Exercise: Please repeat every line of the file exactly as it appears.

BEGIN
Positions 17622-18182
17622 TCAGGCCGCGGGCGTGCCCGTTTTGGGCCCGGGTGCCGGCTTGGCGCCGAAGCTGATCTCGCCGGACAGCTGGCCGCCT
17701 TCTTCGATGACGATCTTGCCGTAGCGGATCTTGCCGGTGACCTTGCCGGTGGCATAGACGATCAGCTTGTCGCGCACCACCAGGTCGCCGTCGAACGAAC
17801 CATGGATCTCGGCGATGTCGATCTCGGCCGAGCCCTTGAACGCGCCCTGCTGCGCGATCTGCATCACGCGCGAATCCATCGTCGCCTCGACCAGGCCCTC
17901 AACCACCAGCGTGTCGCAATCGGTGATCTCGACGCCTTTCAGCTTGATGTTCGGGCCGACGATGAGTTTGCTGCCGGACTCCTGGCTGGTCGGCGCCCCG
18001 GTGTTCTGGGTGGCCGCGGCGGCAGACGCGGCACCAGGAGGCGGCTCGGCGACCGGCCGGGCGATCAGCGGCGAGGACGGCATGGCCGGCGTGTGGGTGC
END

Positions 17622-18182
17622 TCAGGCCGCGGGCGTGCCCGTTTTGGGCCCGGGTGCCGGCTTGGCGCCGAAGCTGATCTCGCCGGACAGCTGGCCGCCT
17701 TCTTCGATGACGATCTTGCCGTAGCGGATCTTGCCGGTGACCTTGCCGGTGGCATAGACGATCAGCTTGTCGCGCACCACCAGGTCGCCGTCGAACGAAC
17801 CATGGATCTCGGCGATGTCGATCTCGGCCGAGCCCTTGAACGCGCCCTGCTGCGCGATCTGCATCACGCGCGAATCCATCGTCGCCTCGACCAGGCCCTC
17901 AACCACCAGCGTGTCGCAATCGGTGATCTCGACGCCTTTCAGCTTGATGTTCGGGCCGACGATGAGTTTGCTGCCGGACTCCTGGCTGGTCGGCGCCCCG
18001 GTGTTCTGGGTGGCCGCGGCGGCAGACGCGGCACCAGGAGGCGGCTCGGCGACCGGCCGGGCGATCAGCGGCGAGGACGGCATGGCCGGCGTGTGGGTGC